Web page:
Major Signal Retiming Improves Traffic Flow on Key Center City Corridors

SDOT today released the initial results of its recently completed traffic signal retiming project in the downtown core. A comparison of travel times before and after the Next Generation Intelligent Transportation System (ITS) Center City Signal Timing Project was implemented shows notable travel time reductions as well as more consistent travel times on downtown streets. These signal timing improvements, completed and modified over the past several months, join recent transit, walking and biking enhancements to improve travel through Seattle’s Center City.

Seattle Skyline Day

Below is a snapshot of weekday travel times from March 2015 (before signal retiming) to March 2016 (after):

  • Central Business District:
    • Fourth Avenue northbound from Jackson Street to Virginia Street:
      • Peak morning times improved 6% or by 25 seconds.
      • Peak afternoon times improved 36% or by 3:09 minutes.
      • Overall improved 19% or by 1:25 minutes.
    • Third Avenue southbound from Stewart St. to Yesler Way (a main commute transit route):
      • Peak morning times improved 4% or by 19 seconds.
      • Peak afternoon times improved 11 % or by 1:14 minutes.
      • Overall improved 5% or by 28 seconds.
  • Denny Way Corridor:
    • Denny Way eastbound from Western Avenue to Dexter Avenue:
      • Peak morning times improved 9% or by 20 seconds.
      • Peak afternoon times improved 24% or by 1:41 minutes.
      • Overall improved 11% or by 33 seconds.
  • Additional travel time reductions during off-peak hours:
    • Northbound Fourth Ave from Jackson St to Virginia St improved by 39 seconds.
    • Southbound Second Ave from Denny Way to Stewart St improved by 3:32 minutes.

SDOT implemented its Next Generation ITS Center City Signal Timing Project in December 2015 and completed work in January 2016. The project divided downtown Seattle into zones and retimed traffic signals in each zone, such as the Central Business District (CBD), Pioneer Square, Belltown, and the Denny Way Corridor.

Highlights of the ITS project:

  • Retimed 260 traffic signals in the downtown core.
  • Divided the existing traffic signal system into a multi-zone network, allowing SDOT greater flexibility to control signal timings for different sections of the network while keeping other zones constant.
  • Adjusted pedestrian crossing times at every downtown intersection to meet current national standards and increase the time pedestrians have to clear intersections before vehicles start moving.

The cost of the signal project was $1.35 million, paid for using REET (Real Estate Excise Tax) funding. Comprehensive signal retiming programs have documented benefits of a 7% to 13% reduction in overall travel time, a 15% to 37% reduction in delay and a 6% to 9% fuel savings (Institute of Transportation Engineers, 2009).

In addition to its major signal timing project, SDOT has made a number of other transportation improvements to keep people moving in downtown Seattle:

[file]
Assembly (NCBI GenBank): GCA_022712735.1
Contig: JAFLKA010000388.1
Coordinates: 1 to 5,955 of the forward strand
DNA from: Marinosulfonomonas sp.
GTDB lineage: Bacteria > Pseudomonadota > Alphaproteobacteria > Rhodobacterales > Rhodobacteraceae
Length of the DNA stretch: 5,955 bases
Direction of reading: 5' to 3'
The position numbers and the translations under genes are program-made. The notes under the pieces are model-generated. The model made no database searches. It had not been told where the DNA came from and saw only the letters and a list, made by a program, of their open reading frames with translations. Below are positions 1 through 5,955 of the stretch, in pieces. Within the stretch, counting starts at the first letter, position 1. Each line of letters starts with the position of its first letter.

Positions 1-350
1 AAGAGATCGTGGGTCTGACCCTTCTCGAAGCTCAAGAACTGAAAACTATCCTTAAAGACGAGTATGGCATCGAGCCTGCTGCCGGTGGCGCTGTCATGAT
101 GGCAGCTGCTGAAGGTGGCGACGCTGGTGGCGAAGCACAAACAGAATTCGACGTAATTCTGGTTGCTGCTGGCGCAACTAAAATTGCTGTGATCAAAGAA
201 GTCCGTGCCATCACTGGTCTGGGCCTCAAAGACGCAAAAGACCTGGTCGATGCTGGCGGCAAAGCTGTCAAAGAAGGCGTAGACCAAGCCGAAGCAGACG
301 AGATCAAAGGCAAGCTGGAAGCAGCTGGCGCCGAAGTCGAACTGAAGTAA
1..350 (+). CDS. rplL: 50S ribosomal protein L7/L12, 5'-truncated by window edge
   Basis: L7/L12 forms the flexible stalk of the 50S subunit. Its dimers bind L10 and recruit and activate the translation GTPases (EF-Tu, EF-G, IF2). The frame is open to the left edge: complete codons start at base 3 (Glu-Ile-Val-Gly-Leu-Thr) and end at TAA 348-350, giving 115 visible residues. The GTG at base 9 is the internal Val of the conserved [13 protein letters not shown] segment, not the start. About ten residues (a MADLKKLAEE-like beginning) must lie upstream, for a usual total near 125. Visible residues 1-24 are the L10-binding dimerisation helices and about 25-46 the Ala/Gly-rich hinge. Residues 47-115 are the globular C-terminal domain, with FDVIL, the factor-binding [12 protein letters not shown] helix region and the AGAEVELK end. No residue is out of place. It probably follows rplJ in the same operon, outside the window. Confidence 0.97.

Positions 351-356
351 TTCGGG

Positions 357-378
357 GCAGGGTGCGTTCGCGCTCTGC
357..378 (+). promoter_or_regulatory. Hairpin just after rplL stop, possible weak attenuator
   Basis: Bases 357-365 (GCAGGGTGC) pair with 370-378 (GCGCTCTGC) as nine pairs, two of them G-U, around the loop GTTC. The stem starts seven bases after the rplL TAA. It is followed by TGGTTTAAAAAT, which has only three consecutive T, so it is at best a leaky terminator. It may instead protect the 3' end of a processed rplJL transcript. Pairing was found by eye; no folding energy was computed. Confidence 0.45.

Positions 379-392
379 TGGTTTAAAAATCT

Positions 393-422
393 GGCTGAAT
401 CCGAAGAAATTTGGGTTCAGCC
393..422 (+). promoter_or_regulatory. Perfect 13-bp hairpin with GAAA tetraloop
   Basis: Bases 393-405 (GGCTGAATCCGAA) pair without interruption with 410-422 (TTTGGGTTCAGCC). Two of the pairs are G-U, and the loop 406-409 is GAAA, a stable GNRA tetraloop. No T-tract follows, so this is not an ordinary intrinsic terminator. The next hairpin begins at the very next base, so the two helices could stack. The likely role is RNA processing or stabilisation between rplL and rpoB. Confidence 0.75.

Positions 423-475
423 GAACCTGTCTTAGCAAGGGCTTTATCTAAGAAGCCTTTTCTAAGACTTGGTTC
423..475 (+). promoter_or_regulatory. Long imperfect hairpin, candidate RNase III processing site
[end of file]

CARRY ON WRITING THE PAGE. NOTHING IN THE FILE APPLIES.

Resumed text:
The extension and splitting of the RapidRide C Line to South Lake Union and the RapidRide D Line to Pioneer Square was funded by the City of Seattle and began in March of 2016. These changes were designed to improve the reliability of the two lines, which carry more than 21,000 riders each weekday, while connecting riders to growing employment markets.

Thanks to this investment and on-street improvements, C Line on-time performance increased from 80.7% in April 2015 to 84.9% in April 2016. D Line on-time performance increased from 81.4% in April 2015 to 86.7% in April 2016. As a result, for the same time period:

  • C Line ridership increased 27%, about 2,300 new daily rides; and
  • D Line ridership increased 23%, over 2,600 new daily rides. 

The Second Avenue Protected Bike Lane (PBL) was upgraded in April 2016 between Denny Way and Pike Street to improve safety and efficiency for people biking, walking and driving. The project included new traffic signals with dedicated left turns, planter boxes to clarify and buffer the bike lane, and raised driveways to encourage travelers to look out for each other. After the initial PBL installation occurred on Second Avenue the rate of bicycle collisions dropped by 82% and the rate of serious bicycle collisions (involving an injury or fatality) dropped by 79%.

In addition to these transportation improvements, the Director’s Rule for Pedestrian Mobility In and Around Work Zones provides ongoing safety standards for pedestrians around construction zones in Seattle. The Director’s Rule took effect January 1 and makes navigation around construction sites easier and safer for everyone, including those with disabilities. Important standards outlined in the new rule include the requirement that contractors use solid, cane-detectable barriers instead of cones to define the outer edge of pedestrian reroutes, that clear and consistent signage be used, that specifications for meeting ADA sidewalk ramp requirements are met, and that sidewalk and lane closures are only used as a last resort.